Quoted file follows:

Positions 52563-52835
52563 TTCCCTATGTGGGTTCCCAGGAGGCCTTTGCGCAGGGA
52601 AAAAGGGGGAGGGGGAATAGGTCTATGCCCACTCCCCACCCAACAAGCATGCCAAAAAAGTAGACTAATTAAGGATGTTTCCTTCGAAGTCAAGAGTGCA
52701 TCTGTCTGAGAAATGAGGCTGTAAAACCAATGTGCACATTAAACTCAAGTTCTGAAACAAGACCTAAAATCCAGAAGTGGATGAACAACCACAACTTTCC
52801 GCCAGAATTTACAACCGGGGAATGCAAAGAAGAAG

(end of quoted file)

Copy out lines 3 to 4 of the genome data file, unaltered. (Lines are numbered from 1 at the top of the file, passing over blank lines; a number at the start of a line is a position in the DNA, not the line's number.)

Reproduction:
52601 AAAAGGGGGAGGGGGAATAGGTCTATGCCCACTCCCCACCCAACAAGCATGCCAAAAAAGTAGACTAATTAAGGATGTTTCCTTCGAAGTCAAGAGTGCA
52701 TCTGTCTGAGAAATGAGGCTGTAAAACCAATGTGCACATTAAACTCAAGTTCTGAAACAAGACCTAAAATCCAGAAGTGGATGAACAACCACAACTTTCC